Curiosity can be downright lethal... and not only to cats. In our Internet age, curiosity can quickly take us where we must not go. But curiosity can also be a force for good. This investigative itch can drive us to discover more about God, digging deep into His Word, or heading out into His creation, magnifying glass in hand, to see all there is to see. In Curious: the Desire to Know and Why your Future Depends on It Ian Leslie makes a useful division between two main sorts of curiosity – epistemic and diversive. There isn’t simply “good” versus “bad” curiosity but more a matter of “focused” versus “unfocused," though as you might guess, the focussed sort is generally the more helpful sort. DIVERSIVE CURIOSITY “Diversive curiosity” is, as Leslie puts it, an “attraction to everything novel” and it “manifests itself as a restless desire for the new and the next.” Leslie explains: The modern world seems designed to stimulate our diversive curiosity. Every tweet, headline, ad, blog post, and app at once promises and denies a satisfaction for which we are ever more impatient. This quest for the “new and next” isn’t necessarily bad – this is why new questions get asked, new interests are discovered, and new people are met. But Leslie argues that while “unfettered curiosity is wonderful; unchanneled curiosity is not.” What problem is there with unchanneled curiosity? It doesn’t fix itself on anything. It lacks purpose or discipline – diversive curiosity might start off well intentioned, but if it has nothing to focus on then a search for “Calvin’s thoughts on art” can quickly turn into hours spent on “The art of Calvin and Hobbes.” Leslie recounts a question that was posted to Reddit: “If someone from the 1950s suddenly appeared today, what would be the most difficult thing to explain to them about today?” The favorite answer was: “I possess a device in my pocket that is capable of accessing the entirety of information known to man. I use it to look at pictures of cats and get into arguments with strangers.” We have access to an inexhaustible source of knowledge, right in our back pocket. Want to study Economics, or read Calvin's Institutes, or learn how to change the oil on your Toyota sequoia and it's all just a few key taps away. And when it comes to collaborations, we can call on people in the next town, the next state, or the next continent! But so long as we let our curiosity run free – flitting from one tweet, one game, one photo, one video to another – then this incredible potential will be unrealized. CHANNELED CURIOSITY Here is where the second sort of curiosity comes in. “Epistemic curiosity” is curiosity with a purpose. Leslie describes this as a “deeper, more disciplined, and effortful type of curiosity.” This sort of curiosity pushes us after reading an intriguing blog post headline to go seek books on the same subject. It’s sustained curiosity. It’s directed curiosity. It’s the sort of curiosity that drives a boy to collect beetles and butterflies, and then when he wants to know more he heads to the library for books. It’s this sort of curiosity that has a girl trying out crayons and pens and pencils and paints to figure out how best she can draw a horse. To get good she’s going to need to sustain this appetite for paper and pen, but more importantly she’ll need to steer clear of the constant stream of YouTube cat videos and other curiosities that are competing for her attention. GODLY CURIOSITY IS FETTERED While Ian Leslie values unfettered curiosity, God expects our curiosity to be not only channeled but fettered too. There is every reason for Christians to be curious – God is infinite, and He’s given us a near infinite universe to explore. But there are corners of it that we should not investigate. Article 13 of the Belgic Confession warns that we should not: …inquire with undue curiosity into what God does that surpasses human understanding and is beyond our ability to comprehend. Some of what God has done is too great for us to understand (election, for example) and when it comes to those matters we need to actively constrain our curiosity. We need to put on some fetters. There are also more earthy matters that we need to not investigate. We need to fetter our curiosity when it comes to: gossip – whether about people we know, or celebrities we don’t our rich neighbor's income sexuality – within marriage epistemic curiosity about sex can be a very good thing, but outside of, or before marriage, it can only cause trouble In other words we shouldn’t be curious about matters beyond us, or matters that should be beneath us. FREEING US FROM DISTRACTIONS When it comes to diversive curiosity – the attraction to the new and next – there are no biblical texts telling us how many cat videos in a row are too many in a row. God hasn’t told us how many times we can check our Facebook newsfeed in an hour, or what time of night we need to turn off our phone. There are no stated limits as to how many tweets we can read, how many Instagram pictures we can view, how many blog posts we can click on, each day. So how can we know how much is too much? The Westminster Shorter Catechism gives us a clue when it explains that Man’s purpose here on earth is "to glorify God and enjoy Him forever." How does that help? Well, if we’re too busy to pray, too busy to read the Bible, too busy to be a part of the communion of saints, too busy to act as God’s hands and feet here on earth, too busy with all sorts of distractions to glorify God, and too busy enjoying these distractions to enjoy God, then wherever the line might be, we can be sure we’re way over it! So how can we free ourselves from these distractions? Part of it will involve putting down the smartphone, tucking away the tablet, and turning off the computer. We could consider: Putting tight limits on family members’ screen time each week, with more severe constraints for the very young (many doctors suggest children under 2 shouldn’t watch TV at all) and for out of control kids. Shutting down the Internet for the evening (which still allows kids to use their devices to read) or the afternoon, or only having it on for weekends or for homework. Going on a month-long technology fast to allow your family to get proper priorities back in place – this is an option that most children will hate (and many an adult) but the more passionate the resistance, the stronger the case for this intervention. While these practical suggestions will be helpful they also aren’t enough. We need to address this as the sin problem that it is. When we can’t control our curiosity, when it controls us, we’re enslaved. When our curiosity doesn’t direct us to God, but distracts us from Him, we’re committing idolatry, making YouTube videos and Instagram pics our first priority. Instead, we can seek ways to direct our curiosity in a God-honoring fashion. Our God is infinite, so there’s no shortage of wonders to explore, whether that’s God Himself, His Word, His world, the bodies He gave us, the family He placed us in, the talents He chose for us, the friends He provided, or the communion of saints He surrounded us with. There’s no shortage of wonders to wonder about. May God help us control our curiosity, so that in this too all we do can honor Him....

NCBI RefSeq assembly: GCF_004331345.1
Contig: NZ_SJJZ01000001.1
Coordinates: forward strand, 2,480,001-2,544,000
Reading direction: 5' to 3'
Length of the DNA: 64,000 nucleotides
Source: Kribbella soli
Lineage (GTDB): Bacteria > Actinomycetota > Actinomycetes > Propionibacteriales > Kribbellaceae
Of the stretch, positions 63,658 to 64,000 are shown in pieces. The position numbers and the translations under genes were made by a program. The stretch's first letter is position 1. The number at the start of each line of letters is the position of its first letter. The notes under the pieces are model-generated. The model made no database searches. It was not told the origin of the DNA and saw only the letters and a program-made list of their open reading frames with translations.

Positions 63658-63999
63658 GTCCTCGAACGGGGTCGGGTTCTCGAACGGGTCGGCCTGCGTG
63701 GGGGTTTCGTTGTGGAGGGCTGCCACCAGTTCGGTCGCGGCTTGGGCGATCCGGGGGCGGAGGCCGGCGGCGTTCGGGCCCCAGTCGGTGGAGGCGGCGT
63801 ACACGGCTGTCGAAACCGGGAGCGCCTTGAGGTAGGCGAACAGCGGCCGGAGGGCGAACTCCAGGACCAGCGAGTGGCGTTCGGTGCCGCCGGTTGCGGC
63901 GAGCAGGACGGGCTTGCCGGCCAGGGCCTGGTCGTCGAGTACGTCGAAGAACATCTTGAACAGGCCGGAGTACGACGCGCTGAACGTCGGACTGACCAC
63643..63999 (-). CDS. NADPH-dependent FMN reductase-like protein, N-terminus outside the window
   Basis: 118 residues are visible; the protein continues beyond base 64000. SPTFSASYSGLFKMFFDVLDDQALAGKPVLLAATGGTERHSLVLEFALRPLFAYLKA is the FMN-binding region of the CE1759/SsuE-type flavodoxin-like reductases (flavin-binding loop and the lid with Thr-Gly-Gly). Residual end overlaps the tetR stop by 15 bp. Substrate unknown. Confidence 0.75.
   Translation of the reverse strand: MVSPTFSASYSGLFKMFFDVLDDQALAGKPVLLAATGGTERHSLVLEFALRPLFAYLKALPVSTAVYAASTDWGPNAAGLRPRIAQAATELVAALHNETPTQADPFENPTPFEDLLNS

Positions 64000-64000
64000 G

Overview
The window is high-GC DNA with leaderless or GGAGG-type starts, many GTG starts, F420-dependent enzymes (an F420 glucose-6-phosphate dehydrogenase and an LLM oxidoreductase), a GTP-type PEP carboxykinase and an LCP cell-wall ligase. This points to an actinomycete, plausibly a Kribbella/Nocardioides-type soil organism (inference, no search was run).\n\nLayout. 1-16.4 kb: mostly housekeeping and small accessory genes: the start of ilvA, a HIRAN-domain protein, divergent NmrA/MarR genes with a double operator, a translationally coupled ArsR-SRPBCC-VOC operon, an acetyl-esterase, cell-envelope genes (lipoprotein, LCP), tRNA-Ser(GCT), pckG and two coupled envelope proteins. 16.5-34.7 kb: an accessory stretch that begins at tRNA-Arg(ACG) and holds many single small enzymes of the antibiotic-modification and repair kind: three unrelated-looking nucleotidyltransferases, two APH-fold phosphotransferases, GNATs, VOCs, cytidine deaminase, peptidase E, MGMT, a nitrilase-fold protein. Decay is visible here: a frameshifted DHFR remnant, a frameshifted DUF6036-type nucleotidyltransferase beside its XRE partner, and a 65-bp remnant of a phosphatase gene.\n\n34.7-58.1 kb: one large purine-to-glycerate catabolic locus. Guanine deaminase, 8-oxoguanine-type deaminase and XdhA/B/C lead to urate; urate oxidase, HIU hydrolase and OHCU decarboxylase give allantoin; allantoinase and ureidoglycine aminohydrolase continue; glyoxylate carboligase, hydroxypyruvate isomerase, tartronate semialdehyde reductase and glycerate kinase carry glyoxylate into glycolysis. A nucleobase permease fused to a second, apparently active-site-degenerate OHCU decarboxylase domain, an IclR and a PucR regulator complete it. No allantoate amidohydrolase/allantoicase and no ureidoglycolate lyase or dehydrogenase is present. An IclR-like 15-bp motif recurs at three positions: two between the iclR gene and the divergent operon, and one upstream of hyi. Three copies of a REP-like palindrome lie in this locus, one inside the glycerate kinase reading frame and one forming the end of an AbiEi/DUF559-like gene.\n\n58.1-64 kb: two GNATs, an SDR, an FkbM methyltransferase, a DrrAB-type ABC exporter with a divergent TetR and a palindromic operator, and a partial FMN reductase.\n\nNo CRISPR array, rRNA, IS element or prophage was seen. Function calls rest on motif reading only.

Adult non-fiction, Internet, Parenting